Young Communist League (YCL) national secretary Buti Manamela delivered a conciliatory message of support to the ANC Youth League’s national congress, calling the league “our revolutionary cousins”.
Manamela used his speech, delivered on the second day of the congress, to extend an olive branch to the league, saying ANCYL members were the “epitome of our National Democratic Revolution”. This was the first time the young communist leader had addressed a major youth league gathering since he was booed by delegates to the league’s national general council last year. Friday’s address received a lukewarm reception from delegates.
Relations between the league and their young communist counterpart have been strained recently by several differences, including among others the view that the YCL was supporting youth league president Julius Malema’s contender.
Widespread reports that the youth league might use this weekend’s congress to pronounce on their leadership preferences for 2012, dumping ANC president Jacob Zuma, also added to the stress.
The YCL is known to be supporting a second term for Zuma as president, as well as of Gwede Mantashe continuing as the secretary general of the ANC. The youth league seeks to replace Mantashe with its former leader, Sports Minister Fikile Mbalula, and are framing their campaign for Mbalula as a call for a generational mix in the top leadership.
Manamela said it was important that the youth league, together with the YCL, completed the “tasks” set by former veterans of the youth movements that helped fight apartheid. “Our inevitable unity, built in action, remains the fundamental ancestral obligation that we carry not of our own choosing, but imposed by those who built the foundations in which we stand,” he said.
Alluding to a statement by late ANC leader Oliver Tambo, that the ANC and the SACP could not exist without each other, Manamela said the views were true of the relationship between the ANC Youth League and the Young Communist League.
“The campaigns of the YCL will never find resonance without our alliance with the ANC Youth League, and similarly, most initiatives of the youth league will be won if fought together with the reliable ally it finds within young communists”.
Manamela sought to discourage public condemnation of each other by the two youth organisations. “Criticism amongst ourselves as allies will only serve to please our detractors if done with no intention of being constructive. We must never regard as praise accolades presented by those who have no interest in the unity of struggle within the movement, utterances assumed as undermining the integrity and place of each within the struggle”.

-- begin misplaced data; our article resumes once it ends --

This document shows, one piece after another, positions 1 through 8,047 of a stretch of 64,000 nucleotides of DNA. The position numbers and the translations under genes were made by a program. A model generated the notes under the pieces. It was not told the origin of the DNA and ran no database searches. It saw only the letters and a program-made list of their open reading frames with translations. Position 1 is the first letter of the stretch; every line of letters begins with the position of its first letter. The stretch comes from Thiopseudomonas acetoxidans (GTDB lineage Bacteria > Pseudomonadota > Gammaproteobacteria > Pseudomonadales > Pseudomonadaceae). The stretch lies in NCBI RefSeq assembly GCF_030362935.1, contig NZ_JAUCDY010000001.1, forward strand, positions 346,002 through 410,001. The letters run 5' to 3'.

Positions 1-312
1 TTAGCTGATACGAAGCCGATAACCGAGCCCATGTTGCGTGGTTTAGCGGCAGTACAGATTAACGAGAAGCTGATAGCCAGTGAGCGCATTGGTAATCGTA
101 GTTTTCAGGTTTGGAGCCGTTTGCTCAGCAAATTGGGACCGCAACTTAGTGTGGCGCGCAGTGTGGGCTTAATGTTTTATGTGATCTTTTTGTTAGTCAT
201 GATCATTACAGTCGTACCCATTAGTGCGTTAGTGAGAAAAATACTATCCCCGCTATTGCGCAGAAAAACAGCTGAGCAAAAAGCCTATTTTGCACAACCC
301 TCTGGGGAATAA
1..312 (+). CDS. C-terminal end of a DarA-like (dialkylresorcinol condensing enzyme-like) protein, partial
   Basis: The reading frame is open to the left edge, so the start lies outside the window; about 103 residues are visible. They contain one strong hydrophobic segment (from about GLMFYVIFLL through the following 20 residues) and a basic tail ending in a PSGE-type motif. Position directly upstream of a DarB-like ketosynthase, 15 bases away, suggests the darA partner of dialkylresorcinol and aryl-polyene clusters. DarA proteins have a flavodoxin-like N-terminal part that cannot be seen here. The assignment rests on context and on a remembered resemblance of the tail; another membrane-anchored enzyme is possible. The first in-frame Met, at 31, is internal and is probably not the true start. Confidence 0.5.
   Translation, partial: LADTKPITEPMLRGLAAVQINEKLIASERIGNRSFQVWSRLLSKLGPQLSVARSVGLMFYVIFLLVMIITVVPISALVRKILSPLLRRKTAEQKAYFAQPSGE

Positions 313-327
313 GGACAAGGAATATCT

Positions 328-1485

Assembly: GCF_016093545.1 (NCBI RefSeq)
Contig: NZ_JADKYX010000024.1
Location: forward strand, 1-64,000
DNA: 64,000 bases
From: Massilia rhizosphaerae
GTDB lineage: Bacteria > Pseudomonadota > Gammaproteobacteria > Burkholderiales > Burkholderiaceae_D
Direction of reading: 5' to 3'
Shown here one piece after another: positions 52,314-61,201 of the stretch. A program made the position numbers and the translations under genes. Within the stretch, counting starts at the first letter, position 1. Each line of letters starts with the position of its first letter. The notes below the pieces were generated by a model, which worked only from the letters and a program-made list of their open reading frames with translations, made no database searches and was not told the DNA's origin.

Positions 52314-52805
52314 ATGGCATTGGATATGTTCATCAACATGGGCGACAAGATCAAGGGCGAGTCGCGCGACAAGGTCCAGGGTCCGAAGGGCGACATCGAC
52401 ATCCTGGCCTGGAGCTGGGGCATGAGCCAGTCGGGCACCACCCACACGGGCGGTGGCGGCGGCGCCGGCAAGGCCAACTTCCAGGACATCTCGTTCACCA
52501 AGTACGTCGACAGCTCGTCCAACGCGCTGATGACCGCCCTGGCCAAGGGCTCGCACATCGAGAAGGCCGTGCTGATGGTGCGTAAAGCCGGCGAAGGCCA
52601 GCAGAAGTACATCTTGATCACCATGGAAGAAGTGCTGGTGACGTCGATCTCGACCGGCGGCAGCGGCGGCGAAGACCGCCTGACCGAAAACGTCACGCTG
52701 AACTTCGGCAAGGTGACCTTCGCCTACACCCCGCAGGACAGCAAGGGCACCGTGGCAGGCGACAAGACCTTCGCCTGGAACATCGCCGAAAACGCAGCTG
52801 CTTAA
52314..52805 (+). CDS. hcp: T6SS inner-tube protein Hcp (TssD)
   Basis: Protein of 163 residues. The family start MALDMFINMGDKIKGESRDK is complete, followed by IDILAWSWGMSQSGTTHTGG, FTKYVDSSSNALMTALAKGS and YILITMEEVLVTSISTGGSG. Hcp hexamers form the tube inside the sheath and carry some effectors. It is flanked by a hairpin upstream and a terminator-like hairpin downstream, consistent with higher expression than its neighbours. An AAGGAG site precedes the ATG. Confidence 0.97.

Veterans offer caution
The ANC Veterans League, a structure of elders within the ruling party who have accumulated 40 years of unbroken service for the ANC, warned the youth league against discussing leadership preferences for 2012. In his address, the veterans’ league president Sandi Sijake told delegates that the “counterrevolutionary tendency” to talk about the leadership of the ANC was wrong.
“That is the responsibility of the branches of the ANC. Branches of the ANC must be given the respect to choose the leaders. If we decide that we want ‘so and so’ as the president, it means we have polarised the branches”.
Sijake rebuked the youth league for opening the congress on Thursday with the country’s national anthem that is a combination of “Nkosi Sikel” instead of the traditional one sung by the ANC. “There is a national anthem of the ANC, which is different from the one of the government,” Sijake said. “Let’s treasure that and guard it jealously. If we think it’s not sufficient, let’s go to conference and talk about that”.
Senior ANC leaders deployed by the party to oversee the Young Lions’ congress told the media on Friday that they were satisfied that the congress was proceeding well.
In a press conference national executive committee (NEC) members Nomvula Mokonyane, who is also Gauteng’s premier, and Nyami Booi, a member of Parliament, said they were “impressed” at how smoothly things had been running.
“The ANC Youth League has raised the bar, even for the ANC,” said Mokonyane. “The fact that credentials have been presented and all provinces unanimously agreed on delegates says a lot about the outgoing ANCYL leadership. They must be commended for this,” said Mokonyane.
Earlier, a women’s league representative had told delegates that South Africa was not going to be the same after the youth league’s congress because of resolutions that were likely to be taken this weekend, particularly on economic freedom.
Mokonyane agreed. The ANCYL congress was not “a slideshow” and its resolutions would “influence” the ANC, she said.
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